Bridges unite, but unseen currents and troubled waters are often never too far away.
And so, despite weekend polls suggesting the tide is with the yes side ahead of Friday’s referendum on the repeal of the Eighth Amendment, Tánaiste Simon Coveney and Fianna Fáil leader Micheál Martin stood shoulder to shoulder on a landmark Cork bridge yesterday and said they are taking nothing for granted, four days out from polling day.
At an early-morning, cross-party canvass on Trinity Bridge in the city centre, the Tánaiste said: “You never quite know until the end. This is a very divisive referendum for many people. Lots of families, I think, are having really in-depth conversations about how they should vote.
“Of course, there are people who are very clear on one side or the other. And then I think there is a big middle ground in Ireland who are teasing through the issues, looking at the facts as they see them, and I think the majority of those want to see change.
“As a result of efforts in the 1980s, we’ve seen many women in tragic and difficult circumstances having to deal with those circumstances on their own, abroad in an abortion clinic somewhere, where they are not known.
“Not just as a politician, but as a father of three daughters, that is not the kind of Ireland I want them to grow up in.
“Modern Ireland should be a compassionate place, where we look after our women through a proper structured healthcare system in a compassionate and professional away, instead of sending them abroad because we can’t deal with it here.
The pair were flanked by Seanad leader Jerry Buttimer, junior minister Jim Daly, Fine Gael MEP Deirdre Clune, and Fianna Fáil TD Billy Kelleher, as Fine Gael city councillors, Green Party activists, and Cork Together for Yes activists stood nearby handing out leaflets.
“Jaysus, ’tis like the Battle of the Boyne,” one man quipped as he made his way through the small army of canvassers.
Mr Daly was quick with his response. “It’s like a bridge over troubled waters,” he quipped.
Trinity Bridge is a key pedestrian access route for those working or studying on the city centre island.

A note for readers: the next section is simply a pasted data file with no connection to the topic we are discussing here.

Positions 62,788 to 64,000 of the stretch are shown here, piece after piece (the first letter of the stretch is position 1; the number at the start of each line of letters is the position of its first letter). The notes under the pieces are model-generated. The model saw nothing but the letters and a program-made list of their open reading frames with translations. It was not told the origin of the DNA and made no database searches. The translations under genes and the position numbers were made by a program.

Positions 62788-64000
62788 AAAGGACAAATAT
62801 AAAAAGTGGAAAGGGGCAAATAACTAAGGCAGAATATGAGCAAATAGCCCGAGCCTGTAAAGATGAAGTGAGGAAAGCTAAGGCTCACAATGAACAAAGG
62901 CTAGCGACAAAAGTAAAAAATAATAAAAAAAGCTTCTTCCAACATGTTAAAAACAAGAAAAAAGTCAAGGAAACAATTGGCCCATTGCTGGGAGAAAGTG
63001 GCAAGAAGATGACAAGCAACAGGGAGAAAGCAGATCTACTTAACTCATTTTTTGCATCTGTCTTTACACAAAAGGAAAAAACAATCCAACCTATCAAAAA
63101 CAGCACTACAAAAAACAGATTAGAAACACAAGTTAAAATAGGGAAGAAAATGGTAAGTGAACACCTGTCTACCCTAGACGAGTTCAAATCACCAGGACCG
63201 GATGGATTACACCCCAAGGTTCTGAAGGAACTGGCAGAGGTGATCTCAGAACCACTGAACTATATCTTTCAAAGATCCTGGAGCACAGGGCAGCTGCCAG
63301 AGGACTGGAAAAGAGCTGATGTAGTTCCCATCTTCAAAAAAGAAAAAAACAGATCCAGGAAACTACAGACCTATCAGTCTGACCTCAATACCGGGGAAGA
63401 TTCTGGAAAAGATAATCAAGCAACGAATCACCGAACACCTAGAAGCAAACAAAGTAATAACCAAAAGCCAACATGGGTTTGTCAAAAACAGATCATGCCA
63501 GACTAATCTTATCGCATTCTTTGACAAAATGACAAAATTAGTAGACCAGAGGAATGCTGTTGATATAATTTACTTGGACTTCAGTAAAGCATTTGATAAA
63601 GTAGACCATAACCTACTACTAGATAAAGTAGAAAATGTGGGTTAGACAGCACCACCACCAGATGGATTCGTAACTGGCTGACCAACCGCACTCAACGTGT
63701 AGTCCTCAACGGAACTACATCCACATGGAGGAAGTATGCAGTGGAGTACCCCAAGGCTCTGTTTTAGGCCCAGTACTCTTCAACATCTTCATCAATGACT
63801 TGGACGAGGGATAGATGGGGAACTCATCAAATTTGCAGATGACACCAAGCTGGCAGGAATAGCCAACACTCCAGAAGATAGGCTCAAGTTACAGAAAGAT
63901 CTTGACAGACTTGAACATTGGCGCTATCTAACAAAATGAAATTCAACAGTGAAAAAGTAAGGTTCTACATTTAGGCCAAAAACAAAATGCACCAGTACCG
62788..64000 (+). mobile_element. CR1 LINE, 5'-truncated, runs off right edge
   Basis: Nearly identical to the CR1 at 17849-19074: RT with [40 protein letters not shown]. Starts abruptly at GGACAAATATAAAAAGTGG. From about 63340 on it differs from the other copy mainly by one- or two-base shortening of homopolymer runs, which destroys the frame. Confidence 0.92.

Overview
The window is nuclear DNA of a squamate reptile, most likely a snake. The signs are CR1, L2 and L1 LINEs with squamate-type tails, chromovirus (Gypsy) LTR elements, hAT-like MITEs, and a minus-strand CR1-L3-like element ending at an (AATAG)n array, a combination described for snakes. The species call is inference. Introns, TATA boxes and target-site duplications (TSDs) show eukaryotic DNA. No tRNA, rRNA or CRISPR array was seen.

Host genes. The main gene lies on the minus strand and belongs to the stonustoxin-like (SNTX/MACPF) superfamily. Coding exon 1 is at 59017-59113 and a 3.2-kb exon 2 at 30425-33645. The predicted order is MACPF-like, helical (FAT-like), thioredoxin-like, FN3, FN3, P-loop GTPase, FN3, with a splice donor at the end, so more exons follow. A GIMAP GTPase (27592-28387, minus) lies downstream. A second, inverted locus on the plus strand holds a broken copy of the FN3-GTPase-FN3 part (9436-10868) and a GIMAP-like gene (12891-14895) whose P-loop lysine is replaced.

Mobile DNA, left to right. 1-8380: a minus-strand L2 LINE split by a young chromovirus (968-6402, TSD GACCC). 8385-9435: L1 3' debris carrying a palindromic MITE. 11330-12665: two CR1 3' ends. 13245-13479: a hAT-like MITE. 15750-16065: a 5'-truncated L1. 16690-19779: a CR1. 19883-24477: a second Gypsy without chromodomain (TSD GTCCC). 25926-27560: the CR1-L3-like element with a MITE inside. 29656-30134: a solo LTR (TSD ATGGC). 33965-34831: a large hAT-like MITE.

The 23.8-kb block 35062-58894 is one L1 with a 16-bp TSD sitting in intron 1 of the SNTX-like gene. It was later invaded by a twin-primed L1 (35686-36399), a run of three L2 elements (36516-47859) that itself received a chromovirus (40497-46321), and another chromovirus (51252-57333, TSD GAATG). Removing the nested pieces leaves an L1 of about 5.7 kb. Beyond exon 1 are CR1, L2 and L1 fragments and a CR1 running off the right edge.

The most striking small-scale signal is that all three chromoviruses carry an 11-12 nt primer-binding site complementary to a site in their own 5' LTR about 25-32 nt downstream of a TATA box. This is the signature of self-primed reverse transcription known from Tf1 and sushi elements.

Many of those crossing signalled that their minds were already made up. Of those who commented publicly on their voting intentions, most said they would be voting yes on Friday. A handful of people who stopped and engaged with the politicians said they were undecided.
Mr Martin said many find themselves in a “genuine quandary” on this issue.
“People want to bring some degree of compassion into the legal framework that governs this area,” he said. “There is a significant majority who don’t want the status quo to remain, and there are people who have issues with the alternative, but I think they are edging towards a yes.
“It is a restricted legal framework that is being proposed here, that I think is in line with best practice, in terms of the recommendations we have received from our obstetricians and our gynaecologists.”
Mr Martin said he doesn’t believe a yes vote will trigger a “cultural transformation”.
“I don’t believe Irish women will become serial abortion-seekers overnight,” he said.
“I don’t believe Irish gynaecologists or obstetricians will become serial abortionists. I think we need to trust ourselves a bit more, and certainly we need to trust Irish women more, and Irish medical professionals more.”
Mr Martin said the proposed legislation emerged following detailed parliamentary process and enjoyed cross-party compromise consensus.
“I don’t really see any great degree of deviation from that,” he said.
Mr Buttimer said the proposed regime is not as liberal as some have suggested, pointing out that it will be a doctor-led process, in line with 21 of 28 countries in the EU.
Sitting huddled beneath a blanket just feet from the canvassers was a young man holding an empty coffee cup for donations.
One young woman, who spotted him, turned to the politicians said: “And ye might look after the homeless crisis too.”
© Irish Examiner Ltd. All rights reserved